Boar Bristle Brush Care

Brush Care

So you stuck with me through my Boar Bristle Adventure! Thank you. I got about a week into this experiment and realized…I didn’t know how frequently to wash my brush, or even the right way to do it. I like to think that there are very few things I don’t know when it comes to the beauty industry (ha!), but I’m also willing to admit my shortcomings, as well as share my findings with you.

Brush Care

First things first…

Remove the loose hairs from your brush. You may find it easier to do this if you trim the hairs around the edges of the brush that have matted down, but you should definitely use an old comb to loosen them. I used the tail end of my teasing brush to pull the hairs off. Be sure that there are no more hairs tangled in the bristles before you proceed. Depending on your hair type and the amount you have, this may take some of you longer than others.

Moving on…

Brush Care

Run some moderately warm water into a shallow bowl or clean stoppered sink. Add a few drops of a gentle shampoo, or even invest in a tiny container of baby shampoo for this purpose. Bristle-side-down, dip your brush into the water. I would take care to wet just the bristles, in particular if your brush handle is made of wood (like the Christophe Robin ones), or if the bristles come out of a cushion, rather than a hard rubber base. This positioning will help prevent loosening of your bristles or warping of your handle, and help you give your brush a longer lifespan. Now, some people say to let your brush soak for about 10 minutes, others say just swish it around for one or two minutes and call it a day. I recommend allowing the bristles to soak if you use a lot of product in your hair, because there’s more stuff built up on the bristles that needs to be cleaned off.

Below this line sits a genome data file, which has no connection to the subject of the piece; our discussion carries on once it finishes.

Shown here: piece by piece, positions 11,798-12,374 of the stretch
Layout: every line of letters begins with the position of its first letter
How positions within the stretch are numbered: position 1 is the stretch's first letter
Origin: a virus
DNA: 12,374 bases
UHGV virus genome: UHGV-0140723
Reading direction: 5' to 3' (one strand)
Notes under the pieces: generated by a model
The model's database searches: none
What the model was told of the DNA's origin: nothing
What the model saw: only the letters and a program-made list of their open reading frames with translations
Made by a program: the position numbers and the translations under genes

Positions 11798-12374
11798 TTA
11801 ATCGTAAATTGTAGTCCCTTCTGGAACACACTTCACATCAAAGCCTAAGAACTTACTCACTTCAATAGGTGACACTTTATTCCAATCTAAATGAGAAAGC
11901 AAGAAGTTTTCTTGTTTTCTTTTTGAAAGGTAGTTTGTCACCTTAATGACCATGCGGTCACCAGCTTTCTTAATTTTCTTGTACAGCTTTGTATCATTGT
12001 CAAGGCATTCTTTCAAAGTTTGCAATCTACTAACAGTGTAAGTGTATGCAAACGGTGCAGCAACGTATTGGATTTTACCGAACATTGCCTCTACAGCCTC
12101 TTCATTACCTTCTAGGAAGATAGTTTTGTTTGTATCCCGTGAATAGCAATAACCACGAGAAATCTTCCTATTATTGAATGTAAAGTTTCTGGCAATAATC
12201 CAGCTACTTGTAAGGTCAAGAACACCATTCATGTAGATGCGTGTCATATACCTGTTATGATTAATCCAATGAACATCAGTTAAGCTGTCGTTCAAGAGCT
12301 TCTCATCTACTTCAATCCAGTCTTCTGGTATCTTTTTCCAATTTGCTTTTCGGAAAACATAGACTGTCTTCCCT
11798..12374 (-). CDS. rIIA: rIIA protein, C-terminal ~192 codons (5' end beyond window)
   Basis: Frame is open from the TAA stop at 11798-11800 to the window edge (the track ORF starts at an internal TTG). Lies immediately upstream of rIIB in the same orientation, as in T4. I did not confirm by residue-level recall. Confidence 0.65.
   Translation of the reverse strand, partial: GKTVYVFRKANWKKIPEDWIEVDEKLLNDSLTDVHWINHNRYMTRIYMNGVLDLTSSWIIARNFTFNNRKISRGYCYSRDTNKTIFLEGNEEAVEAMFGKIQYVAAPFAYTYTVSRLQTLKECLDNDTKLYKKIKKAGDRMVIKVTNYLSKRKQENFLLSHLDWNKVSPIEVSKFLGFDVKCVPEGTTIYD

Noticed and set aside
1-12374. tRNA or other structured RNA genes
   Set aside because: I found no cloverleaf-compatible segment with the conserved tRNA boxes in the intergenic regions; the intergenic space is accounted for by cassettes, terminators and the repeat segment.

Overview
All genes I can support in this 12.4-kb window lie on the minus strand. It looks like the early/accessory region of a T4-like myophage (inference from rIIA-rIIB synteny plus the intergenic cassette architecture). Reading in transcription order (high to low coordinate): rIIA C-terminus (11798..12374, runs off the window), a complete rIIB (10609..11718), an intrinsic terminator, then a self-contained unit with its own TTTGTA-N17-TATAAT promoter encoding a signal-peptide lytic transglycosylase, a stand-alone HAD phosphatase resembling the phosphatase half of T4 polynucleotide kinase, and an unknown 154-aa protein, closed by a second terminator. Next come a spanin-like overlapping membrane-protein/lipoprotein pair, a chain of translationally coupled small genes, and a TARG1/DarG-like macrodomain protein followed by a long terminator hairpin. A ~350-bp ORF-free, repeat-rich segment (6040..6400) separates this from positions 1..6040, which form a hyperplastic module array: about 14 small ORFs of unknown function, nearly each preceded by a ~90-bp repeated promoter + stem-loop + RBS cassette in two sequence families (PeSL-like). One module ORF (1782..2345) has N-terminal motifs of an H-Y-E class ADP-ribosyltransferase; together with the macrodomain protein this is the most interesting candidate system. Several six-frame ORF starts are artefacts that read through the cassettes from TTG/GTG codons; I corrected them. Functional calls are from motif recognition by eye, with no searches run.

Finishing up…

When you’ve swished your brush around for the appropriate amount of time, rinse the same way you washed, then gently tap off the excess water and lay your brush — once again, butter-side-down — to dry on a towel-covered flat surface. Just like you allow your makeup brushes to dry before standing them upright in your brush holder, allow your boar bristle brush to dry fully before flipping it back over or using it again.


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